LETTER: ‘Obamacare’ will help Medicare, improve careOne of the most misleading and inaccurate charges leveled at the Obama administration is that it has, through the Affordable Care Act (Obamacare), destabilized Medicare and undermined its future by “cutting” over $700 billion.
By: Tom Dean, M.D., Wessington Springs
To the Editor:
Medicare has become a contentious issue in the campaign. It is a vital and popular program. As the charges fly back and forth, it is important to try to sort out truth from fiction.
One of the most misleading and inaccurate charges leveled at the Obama administration is that it has, through the Affordable Care Act (Obamacare), destabilized Medicare and undermined its future by “cutting” over $700 billion.
What are the facts? Rather than weakening Medicare, the savings in the Obamacare legislation have extended the life of the Medicare Trust Fund by 10 years. This was accomplished by a variety of economies. The most significant of these was a reduction in the subsidies paid to private insurance companies that provide Medicare benefits — the program known as Medicare Advantage. Medicare Advantage, instead of saving money, has cost the government about 15 percent more than traditional Medicare. These changes will bring costs in line with traditional Medicare.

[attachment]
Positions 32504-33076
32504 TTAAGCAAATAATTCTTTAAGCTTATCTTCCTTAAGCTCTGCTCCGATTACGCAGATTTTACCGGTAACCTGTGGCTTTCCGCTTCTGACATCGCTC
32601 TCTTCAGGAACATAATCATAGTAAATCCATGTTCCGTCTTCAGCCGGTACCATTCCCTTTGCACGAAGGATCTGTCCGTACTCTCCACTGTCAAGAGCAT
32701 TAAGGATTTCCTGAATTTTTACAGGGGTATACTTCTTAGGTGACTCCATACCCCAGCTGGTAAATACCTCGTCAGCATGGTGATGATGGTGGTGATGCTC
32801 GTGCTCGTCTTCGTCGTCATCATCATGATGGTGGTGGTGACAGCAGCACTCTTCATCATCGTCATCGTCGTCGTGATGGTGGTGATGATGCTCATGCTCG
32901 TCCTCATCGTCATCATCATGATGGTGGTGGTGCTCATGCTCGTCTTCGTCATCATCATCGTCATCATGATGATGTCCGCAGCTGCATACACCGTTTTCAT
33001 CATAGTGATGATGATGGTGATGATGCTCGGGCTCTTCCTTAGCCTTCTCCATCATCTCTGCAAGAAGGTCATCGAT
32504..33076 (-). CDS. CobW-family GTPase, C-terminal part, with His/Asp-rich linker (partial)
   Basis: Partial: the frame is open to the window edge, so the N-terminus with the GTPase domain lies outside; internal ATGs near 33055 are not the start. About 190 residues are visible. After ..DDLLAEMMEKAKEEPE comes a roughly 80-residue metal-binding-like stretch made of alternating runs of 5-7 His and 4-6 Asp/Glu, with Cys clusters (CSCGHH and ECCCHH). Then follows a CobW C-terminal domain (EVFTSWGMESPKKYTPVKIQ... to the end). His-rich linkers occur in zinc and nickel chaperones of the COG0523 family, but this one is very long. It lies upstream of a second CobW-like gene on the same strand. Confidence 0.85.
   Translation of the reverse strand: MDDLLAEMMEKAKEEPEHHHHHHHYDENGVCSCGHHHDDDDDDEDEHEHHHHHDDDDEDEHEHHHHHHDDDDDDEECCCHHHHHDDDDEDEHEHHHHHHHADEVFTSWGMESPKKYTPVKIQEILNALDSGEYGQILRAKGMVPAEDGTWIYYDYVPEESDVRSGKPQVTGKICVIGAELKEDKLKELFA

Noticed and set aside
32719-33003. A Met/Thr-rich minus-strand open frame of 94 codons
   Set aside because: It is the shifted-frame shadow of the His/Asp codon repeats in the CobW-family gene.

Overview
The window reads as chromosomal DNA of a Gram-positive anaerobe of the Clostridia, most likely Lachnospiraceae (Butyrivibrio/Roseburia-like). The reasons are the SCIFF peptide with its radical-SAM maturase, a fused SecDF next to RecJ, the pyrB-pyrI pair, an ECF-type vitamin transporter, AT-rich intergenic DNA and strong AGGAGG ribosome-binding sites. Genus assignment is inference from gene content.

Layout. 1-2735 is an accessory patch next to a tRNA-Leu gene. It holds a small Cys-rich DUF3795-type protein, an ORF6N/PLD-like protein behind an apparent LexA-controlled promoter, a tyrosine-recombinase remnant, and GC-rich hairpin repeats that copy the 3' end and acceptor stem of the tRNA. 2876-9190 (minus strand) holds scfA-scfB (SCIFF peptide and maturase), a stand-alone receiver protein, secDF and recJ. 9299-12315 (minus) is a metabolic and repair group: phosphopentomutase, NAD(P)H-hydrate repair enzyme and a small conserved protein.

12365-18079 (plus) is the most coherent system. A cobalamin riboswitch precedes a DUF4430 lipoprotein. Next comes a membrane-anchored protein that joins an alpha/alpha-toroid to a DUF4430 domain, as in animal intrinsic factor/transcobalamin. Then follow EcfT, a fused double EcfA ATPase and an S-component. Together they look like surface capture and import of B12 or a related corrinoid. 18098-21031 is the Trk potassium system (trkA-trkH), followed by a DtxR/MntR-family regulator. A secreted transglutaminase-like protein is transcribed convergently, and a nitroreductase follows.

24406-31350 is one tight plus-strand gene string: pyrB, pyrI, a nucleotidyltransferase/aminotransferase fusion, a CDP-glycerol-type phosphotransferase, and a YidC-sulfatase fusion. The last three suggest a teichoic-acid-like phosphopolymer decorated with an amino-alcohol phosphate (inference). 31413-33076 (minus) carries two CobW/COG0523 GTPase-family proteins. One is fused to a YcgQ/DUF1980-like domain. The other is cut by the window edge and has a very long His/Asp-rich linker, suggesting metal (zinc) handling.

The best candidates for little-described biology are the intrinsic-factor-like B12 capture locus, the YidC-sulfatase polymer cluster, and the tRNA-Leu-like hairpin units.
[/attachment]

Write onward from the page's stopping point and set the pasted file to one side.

What about benefits? Instead of cutting benefits as the opponents would have you believe, the benefits were actually increased. Preventive services were added and changes were made to gradually close the “doughnut hole” in the Part D drug benefit.
One would think that the opponents, who repeatedly (and correctly) argue that we need to reduce entitlement costs, would applaud changes that improve benefits and reduce spending. Instead it appears they have chosen to mislead voters and scare Medicare beneficiaries.
These are serious problems. A 10-year extension of the solvency of the Trust Fund is significant but it is not nearly enough. There are still many opportunities for savings.
If we are to make needed changes we need serious and honest discussion — not the hypocrisy, misrepresentation and scare tactics which have characterized so much of the recent debate.